07-06-2015 07:18 AM
I'm reading in a txt file into sas and write up the fields and attributes in columns in excel and then copy and paste into sas. However, the columns don't line up in sas. Is there a way to paste the data so that it looks like...
07-06-2015 07:24 AM
Why would you want to be copying code from and Excel file in the first place? Integrated Development Environments and text editors are the tools for coding.
Your problem lies in the fact that Excel has cells, nothing else has this concept. When you copy it takes the text out of those cells, puts a space in between and then keeps it on the clipboard. When you paste this text then gets pasted in the SAS text file. I know that some of the more modern IDEs allow textual alignments to markers (a bit like Word where you can move the ticks at the top and align text to that), but at least up to 9.3 I don't think this was possible. My suggestion - avoid using Excel for anything.
07-06-2015 08:34 AM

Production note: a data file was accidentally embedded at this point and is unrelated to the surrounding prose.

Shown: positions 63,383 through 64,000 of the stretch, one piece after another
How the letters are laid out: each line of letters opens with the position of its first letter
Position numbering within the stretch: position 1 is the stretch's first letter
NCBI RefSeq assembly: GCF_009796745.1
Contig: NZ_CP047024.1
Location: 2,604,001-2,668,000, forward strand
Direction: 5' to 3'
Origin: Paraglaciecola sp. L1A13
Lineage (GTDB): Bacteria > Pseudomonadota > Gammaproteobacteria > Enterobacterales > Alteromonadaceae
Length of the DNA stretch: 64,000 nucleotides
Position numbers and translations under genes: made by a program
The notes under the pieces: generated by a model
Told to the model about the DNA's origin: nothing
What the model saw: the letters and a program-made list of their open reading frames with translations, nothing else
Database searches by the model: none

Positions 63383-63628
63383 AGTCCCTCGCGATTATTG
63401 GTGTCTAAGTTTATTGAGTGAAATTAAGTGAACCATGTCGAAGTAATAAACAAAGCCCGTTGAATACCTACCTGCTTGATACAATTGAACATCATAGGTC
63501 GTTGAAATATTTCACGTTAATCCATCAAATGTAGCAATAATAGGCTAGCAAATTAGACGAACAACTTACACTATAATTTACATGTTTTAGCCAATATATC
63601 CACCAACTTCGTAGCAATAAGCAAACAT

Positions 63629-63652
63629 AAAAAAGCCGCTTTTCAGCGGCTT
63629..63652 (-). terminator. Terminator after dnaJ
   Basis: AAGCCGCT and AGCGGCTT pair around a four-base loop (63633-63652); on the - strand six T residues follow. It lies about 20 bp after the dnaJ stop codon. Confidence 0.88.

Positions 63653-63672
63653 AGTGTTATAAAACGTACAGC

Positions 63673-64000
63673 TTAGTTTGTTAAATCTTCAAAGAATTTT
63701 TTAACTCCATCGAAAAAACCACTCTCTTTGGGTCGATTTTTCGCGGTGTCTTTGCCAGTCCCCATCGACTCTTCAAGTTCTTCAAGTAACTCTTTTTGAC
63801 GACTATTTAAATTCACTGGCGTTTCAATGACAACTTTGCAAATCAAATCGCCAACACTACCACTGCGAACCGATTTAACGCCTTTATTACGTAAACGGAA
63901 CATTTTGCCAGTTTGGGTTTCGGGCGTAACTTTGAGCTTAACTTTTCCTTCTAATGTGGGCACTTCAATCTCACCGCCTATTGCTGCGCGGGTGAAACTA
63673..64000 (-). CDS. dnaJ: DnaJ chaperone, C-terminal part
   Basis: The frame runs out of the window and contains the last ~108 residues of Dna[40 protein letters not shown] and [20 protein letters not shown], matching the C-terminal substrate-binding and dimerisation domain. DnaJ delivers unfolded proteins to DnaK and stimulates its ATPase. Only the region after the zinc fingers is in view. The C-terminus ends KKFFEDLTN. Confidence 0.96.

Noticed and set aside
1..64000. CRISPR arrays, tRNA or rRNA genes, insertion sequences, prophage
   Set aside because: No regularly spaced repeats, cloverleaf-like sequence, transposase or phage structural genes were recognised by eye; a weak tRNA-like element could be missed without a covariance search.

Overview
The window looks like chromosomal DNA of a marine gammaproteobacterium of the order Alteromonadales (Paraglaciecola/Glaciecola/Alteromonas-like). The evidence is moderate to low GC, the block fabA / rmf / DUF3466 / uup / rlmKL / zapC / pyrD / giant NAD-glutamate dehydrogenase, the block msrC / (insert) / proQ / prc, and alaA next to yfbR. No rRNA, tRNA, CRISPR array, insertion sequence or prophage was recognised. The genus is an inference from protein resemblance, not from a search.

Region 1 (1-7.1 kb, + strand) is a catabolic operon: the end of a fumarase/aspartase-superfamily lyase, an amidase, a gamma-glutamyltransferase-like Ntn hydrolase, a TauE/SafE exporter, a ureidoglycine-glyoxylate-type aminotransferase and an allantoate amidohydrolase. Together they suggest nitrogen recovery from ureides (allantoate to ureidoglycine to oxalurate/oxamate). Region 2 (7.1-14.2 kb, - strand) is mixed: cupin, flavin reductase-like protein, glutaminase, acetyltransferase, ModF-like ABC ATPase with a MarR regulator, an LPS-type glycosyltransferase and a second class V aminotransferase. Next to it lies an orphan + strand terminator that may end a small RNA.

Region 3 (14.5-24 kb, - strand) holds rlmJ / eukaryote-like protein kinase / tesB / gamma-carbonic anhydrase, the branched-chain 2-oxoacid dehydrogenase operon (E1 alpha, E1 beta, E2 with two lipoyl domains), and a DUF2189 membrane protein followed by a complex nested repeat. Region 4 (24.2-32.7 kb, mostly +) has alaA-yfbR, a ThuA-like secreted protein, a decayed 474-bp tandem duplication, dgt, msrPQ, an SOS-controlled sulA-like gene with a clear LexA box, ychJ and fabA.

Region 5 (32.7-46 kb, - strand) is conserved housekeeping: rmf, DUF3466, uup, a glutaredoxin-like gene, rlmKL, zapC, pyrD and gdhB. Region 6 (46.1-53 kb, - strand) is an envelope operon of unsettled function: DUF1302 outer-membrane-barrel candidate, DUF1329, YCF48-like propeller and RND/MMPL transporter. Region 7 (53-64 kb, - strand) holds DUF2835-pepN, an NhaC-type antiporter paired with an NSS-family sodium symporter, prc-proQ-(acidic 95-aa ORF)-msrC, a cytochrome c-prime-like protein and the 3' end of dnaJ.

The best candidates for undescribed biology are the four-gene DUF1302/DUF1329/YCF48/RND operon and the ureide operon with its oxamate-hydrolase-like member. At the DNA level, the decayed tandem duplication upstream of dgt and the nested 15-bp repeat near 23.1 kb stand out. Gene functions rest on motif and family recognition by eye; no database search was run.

I have sas 9.3 - is there something there where you can just paste a columns of fields and then another columns of attributes in such a way that they are aligned.
07-06-2015 09:54 AM
Import the Excel file into SAS, and then use formatted output to write a file with the correct spacings. You can then copy/paste from there.
07-06-2015 09:07 AM
There is the Enhanced Editor and basic Editor. Neither of which has alignment controls other than to put spaces instead of tabs. What are you trying to do though? If its just a parameter list, put it in a text file and %include or infile it in, doesn't seem to be much point in copy/pasting it.
07-06-2015 09:50 AM
EG also has a format your code option.
TWo other things to try:
1. Cut and paste each column using ALT key. I think this works but not in front of SAS to try.
2 Create the appropriate text in Excel using Concatenate and length functions before pasting to SAS.
07-06-2015 12:09 PM
Whenever I need to do this, I do it in Excel.
Assuming that my variable name is in cell A1, and my length in B1, the formula
should give you attractive output. Substitute whichever number looks good for the two instances of 20.